When the Japanese entered the war, American and Canadian researchers pooled their research with Australian scientists, and it became apparent that other solutions to the problem were being worked on elsewhere. Cotton’s was deemed to be the best at a technical level and work continued on his prototypes.

A human centrifugal device was built at the University of Sydney so the anti-blackout outfit, christened the Cotton Aerodynamic Anti-G  suit, could be tested, and further research done into the effects of g-force on the body. Unfortunately the centrifuge couldn’t cope with the demands and developments took so long that in the end, they didn’t happen quickly enough for the suit to be used in the war.

In 1943 the suit was sent to Darwin for testing in combat, but just as it got there, the Japanese had practically ceased stopped flying over northern Australia. By mid-1944, most of the bugs in the suit’s design had been ironed out, but the pilots also hated wearing it. Wearing a 10 kilo rubber suit in Darwin’s heat and humidity, while waiting for a ‘scramble’ alert to intercept enemy raiders, had little appeal.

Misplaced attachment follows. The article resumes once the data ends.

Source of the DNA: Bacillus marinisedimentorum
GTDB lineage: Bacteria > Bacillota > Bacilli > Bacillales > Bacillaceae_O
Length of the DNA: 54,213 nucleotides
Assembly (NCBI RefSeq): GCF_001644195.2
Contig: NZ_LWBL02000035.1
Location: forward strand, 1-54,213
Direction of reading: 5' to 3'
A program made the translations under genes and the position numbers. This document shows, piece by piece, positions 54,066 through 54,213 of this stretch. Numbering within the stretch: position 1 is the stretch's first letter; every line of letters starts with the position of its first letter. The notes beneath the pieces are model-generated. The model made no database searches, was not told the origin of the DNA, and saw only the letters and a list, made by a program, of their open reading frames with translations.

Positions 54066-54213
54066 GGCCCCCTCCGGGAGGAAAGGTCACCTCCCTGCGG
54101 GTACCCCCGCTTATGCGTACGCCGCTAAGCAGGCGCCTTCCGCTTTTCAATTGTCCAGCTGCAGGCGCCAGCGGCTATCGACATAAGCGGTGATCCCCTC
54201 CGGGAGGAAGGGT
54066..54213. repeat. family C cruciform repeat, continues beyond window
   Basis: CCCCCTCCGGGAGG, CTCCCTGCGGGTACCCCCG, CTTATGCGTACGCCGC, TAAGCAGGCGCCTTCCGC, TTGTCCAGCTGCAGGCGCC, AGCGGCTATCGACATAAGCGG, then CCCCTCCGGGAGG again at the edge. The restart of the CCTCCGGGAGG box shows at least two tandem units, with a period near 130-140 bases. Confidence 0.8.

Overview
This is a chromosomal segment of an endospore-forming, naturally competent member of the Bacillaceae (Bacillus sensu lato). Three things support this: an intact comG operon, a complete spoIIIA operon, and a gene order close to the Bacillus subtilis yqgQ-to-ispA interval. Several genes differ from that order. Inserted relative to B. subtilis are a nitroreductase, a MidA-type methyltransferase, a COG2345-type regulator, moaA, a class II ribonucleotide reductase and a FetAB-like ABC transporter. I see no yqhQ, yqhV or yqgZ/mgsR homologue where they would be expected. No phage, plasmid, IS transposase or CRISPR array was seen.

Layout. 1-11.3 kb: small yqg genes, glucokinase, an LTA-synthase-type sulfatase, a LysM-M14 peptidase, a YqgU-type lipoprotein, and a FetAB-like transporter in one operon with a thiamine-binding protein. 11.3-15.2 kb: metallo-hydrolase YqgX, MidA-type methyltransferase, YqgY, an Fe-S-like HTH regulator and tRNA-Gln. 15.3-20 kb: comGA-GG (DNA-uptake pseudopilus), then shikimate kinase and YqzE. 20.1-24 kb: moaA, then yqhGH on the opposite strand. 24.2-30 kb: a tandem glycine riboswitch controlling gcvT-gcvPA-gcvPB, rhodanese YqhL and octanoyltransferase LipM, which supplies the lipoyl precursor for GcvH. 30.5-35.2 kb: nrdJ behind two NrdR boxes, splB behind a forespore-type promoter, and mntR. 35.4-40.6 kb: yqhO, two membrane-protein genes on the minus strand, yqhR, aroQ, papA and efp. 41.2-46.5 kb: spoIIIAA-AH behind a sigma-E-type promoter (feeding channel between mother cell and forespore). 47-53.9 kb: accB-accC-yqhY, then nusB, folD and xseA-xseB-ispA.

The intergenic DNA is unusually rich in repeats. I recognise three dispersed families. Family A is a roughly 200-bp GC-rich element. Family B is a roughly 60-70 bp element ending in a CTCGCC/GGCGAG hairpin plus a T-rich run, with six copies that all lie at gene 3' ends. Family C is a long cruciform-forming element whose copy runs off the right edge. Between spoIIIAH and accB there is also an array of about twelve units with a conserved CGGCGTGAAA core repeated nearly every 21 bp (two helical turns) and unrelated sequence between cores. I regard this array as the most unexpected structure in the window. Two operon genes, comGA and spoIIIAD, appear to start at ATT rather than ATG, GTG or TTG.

Mascot 1941. Professor Frank Cotton and others involved with the RAAF in the development of the aerodynamic Anti-G Flying Suit which minimised the effects of high speed flying on pilots. This photograph was taken after the first succesful flight with the air-inflated G-suit. Flight Leiutenant Kev V Robertson (wearing the Anti-G Suit) is at the centre of the shot, Professor Cotton is to his right at the rear of the group. In the background is the aircraft used in flight trials to test the effectiveness of the suit. It was the only Hawker Hurricane fighter brought to Australia during World War II. Courtesy Australian War Memorial (AWM P01529.001)